That’s why Greening the Gateway cities has planted more than 26,000 trees in 14 Massachusetts cities. Homeowners in target neighborhoods can request a free tree on their property, but must sign an agreement to water the sapling for the first two years. “That’s absolutely critical for the plant’s survival,’’ Cahill said. “By doing that, we have a program-wide survival rate of 90 percent, which is almost double the national average of these types of tree-planting programs.’’
Because trees are so thirsty, they can also help manage water issues, from basement seepage to flooded storm drains. “In wet areas, the classic sponge is a weeping willow,’’ Bernard said, but redwoods and tupelos can also tolerate flooding. “Those trees are pulling up enormous amounts of water. So if you have a low part of your yard, or you’re on the edge of a swamp or something, there are certainly trees that can reduce the water in your basement, because they’re pulling up hundreds of gallons a day.’’ Meanwhile, large trees ease the burden on storm drains and urban sewers by catching rainfall before it hits sidewalks and streets, reducing the risk of flooding.
Of course, unlike a new kitchen, it takes a while for a new tree to reach its potential, which can test either your patience or your pocketbook. “We can get any size plant you want,’’ Egan said, “however, the price goes up exponentially as you get bigger.’’ (Cahill said smaller trees retain more of their root systems during transplanting and will actually catch up to bigger ones.)
But — unlike a new kitchen — a tree gets more valuable with age. “The second you put in a road, it needs maintenance … whereas a tree is growing and providing more ecosystem services every year as that canopy gets bigger and bigger,’’ Cahill said.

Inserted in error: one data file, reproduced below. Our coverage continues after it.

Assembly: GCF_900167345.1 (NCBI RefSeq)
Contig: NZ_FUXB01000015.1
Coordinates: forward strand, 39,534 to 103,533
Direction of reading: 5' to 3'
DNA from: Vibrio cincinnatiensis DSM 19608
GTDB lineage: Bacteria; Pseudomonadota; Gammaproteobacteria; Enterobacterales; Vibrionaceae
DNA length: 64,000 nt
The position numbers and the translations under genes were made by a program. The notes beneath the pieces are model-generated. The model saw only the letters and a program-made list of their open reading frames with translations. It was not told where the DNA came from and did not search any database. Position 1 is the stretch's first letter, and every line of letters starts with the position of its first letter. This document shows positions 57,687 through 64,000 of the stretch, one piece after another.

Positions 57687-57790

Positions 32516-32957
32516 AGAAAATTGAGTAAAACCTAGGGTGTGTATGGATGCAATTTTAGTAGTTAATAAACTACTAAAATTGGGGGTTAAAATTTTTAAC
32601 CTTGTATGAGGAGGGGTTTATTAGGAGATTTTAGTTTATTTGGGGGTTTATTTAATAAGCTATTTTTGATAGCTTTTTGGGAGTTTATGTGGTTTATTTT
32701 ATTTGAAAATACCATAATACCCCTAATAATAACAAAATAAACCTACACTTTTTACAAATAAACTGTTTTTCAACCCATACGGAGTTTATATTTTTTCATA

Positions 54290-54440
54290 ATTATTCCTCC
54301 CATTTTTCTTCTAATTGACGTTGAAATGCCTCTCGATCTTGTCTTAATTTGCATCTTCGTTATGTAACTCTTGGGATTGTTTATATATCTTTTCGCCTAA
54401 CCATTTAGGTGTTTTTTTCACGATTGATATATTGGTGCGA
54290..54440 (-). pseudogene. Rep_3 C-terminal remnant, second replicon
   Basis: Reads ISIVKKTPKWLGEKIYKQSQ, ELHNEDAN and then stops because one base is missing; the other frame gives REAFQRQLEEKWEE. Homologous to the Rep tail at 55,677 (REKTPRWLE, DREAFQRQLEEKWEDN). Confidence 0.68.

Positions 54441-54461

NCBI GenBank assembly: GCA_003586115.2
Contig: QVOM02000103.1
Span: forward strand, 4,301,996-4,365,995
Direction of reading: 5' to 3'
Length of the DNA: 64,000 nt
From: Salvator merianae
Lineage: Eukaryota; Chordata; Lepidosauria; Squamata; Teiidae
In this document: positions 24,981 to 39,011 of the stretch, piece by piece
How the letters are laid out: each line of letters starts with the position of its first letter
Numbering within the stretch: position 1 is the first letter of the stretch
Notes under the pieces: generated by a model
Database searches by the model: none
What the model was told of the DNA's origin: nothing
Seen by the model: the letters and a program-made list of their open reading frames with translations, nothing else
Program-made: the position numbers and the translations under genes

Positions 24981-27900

And those early years pass more quickly than you might expect. After our daughter was born in the spring of 2012, I noticed a tiny oak sapling in our front yard, no doubt planted by a forgetful squirrel over the winter. Since it was “born’’ around the same time she was, I was compelled to let it grow — and it did, with our daughter affectionately referring to it as “her tree.’’
Eight years later, our daughter’s old enough to climb that red oak, and it’s now big enough to support her. It shades our yard and front porch from the brutal late afternoon sun, too. But just as important, it’s beautiful to see her love and care for this piece of nature, to see it grow each year right along with her. And to think that one day, when she’s much older, our daughter might drive by this old house and see that her little sapling sibling has become a grand, towering oak — and perhaps she’ll realize just how strong and graceful she’s become, too.
Sure, maybe I’m being overly sentimental about it. But I’m not alone. “When folks are moving out of a long-held home, it’s usually not the dishwasher, the dryer, the stove they cling to,’’ said Judy Alexander, a realtor with Barrett Sotheby’s International Realty in Lexington. “It’s the trees which are usually tied in with a family event.’’